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Quintessence Publishing: Journals: OFPH
Journal of Oral & Facial Pain and Headache

Edited by Barry J. Sessle, BDS, MDS, BSc, PhD, FRSC

Official Journal of the American Academy of Orofacial Pain,
the European, Asian, and Ibero-Latin Academies of Craniomandibular
Disorders, and the Australian Academy of Orofacial Pain

ISSN 2333-0384 (print) • ISSN 2333-0376 (online)

Publication:
Fall 2004
Volume 18 , Issue 4

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Peripheral Mechanisms for the Initiation of Pain Following Trigeminal Nerve Injury

Peter P. Robinson, PhD, DSc, BDS, FDSRCS, FMedSci/Fiona M. Boissonade, PhD, BDS/Alison R. Loescher, PhD, MBChB, BDS, FDSRCS/Keith G. Smith, PhD, BDS, FDSRCS/Julian M. Yates, PhD, BSc, BDS, MFDSRCPS/Claire Elcock, BDS/Emma V. Bird, BSc/Shelley L. Davies, PhD, BSc/Paula L. Smith, BDS, FDSRCS/Amit R. Vora, PhD, BSc, BDS

Pages: 287 - 292
PMID: 15636010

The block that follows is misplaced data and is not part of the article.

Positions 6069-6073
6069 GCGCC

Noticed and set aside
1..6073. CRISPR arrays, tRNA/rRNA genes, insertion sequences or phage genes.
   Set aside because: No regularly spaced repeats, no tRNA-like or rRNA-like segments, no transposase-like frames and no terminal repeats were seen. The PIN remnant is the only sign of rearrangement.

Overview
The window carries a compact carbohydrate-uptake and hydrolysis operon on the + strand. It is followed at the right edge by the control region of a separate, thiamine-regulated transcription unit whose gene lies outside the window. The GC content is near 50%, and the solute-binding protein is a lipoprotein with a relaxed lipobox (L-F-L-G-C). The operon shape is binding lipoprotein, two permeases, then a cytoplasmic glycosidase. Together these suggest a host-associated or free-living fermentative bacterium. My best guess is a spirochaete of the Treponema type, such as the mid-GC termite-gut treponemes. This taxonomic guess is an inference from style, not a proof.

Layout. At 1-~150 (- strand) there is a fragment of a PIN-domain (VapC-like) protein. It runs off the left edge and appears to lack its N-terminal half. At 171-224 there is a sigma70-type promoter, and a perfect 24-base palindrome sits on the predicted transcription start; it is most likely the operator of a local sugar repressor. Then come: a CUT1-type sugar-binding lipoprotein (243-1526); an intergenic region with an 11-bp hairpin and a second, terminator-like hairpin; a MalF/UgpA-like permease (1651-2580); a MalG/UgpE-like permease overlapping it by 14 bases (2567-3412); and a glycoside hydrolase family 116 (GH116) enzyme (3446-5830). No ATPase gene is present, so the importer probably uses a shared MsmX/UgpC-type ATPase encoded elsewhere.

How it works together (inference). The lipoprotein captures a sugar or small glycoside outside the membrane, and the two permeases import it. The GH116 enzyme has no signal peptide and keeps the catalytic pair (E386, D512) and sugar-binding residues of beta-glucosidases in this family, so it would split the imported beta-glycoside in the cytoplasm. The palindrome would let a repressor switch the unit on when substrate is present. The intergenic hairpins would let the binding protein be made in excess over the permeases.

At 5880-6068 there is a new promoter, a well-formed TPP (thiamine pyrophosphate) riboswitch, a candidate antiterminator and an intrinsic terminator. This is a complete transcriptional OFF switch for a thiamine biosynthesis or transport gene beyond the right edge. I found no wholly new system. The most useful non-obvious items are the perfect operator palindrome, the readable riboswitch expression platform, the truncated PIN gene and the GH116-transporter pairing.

Injury to a branch of the trigeminal nerve may lead to the development of chronic pain in the affected area. The etiology of this condition is not clear, but there is strong evidence to suggest that spontaneous and mechanically induced neural discharge from the injury site plays a crucial role. In laboratory studies, we have characterized this discharge following injury to the inferior alveolar or lingual nerves and have shown a temporal association with the accumulation of neuropeptides in the damaged axons. Substance P, calcitonin gene–related peptide, and vasoactive intestinal polypeptide were all found to be capable of increasing the discharge when applied systemically, and enkephalin caused a decrease. There were also changes in the expression of specific sodium channels and nitric oxide synthase, both at the injury site and in the trigeminal ganglion. Studies on lingual nerve neuromas taken from patients undergoing nerve repair also revealed accumulation of peptides, as well as inflammatory and structural changes, but the presence of these features did not correlate directly with the reported symptoms. The application of corticosteroids to an experimental injury site decreased the mechanically induced discharge, and the anticonvulsant carbamazepine reduced the spontaneous discharge in some axons. Some of the responses that result from damage to a branch of the trigeminal nerve appear to differ from those that follow damage to other peripheral nerves. These differences will need to be taken into account when developing new therapeutic approaches for the management of injury-induced trigeminal pain.

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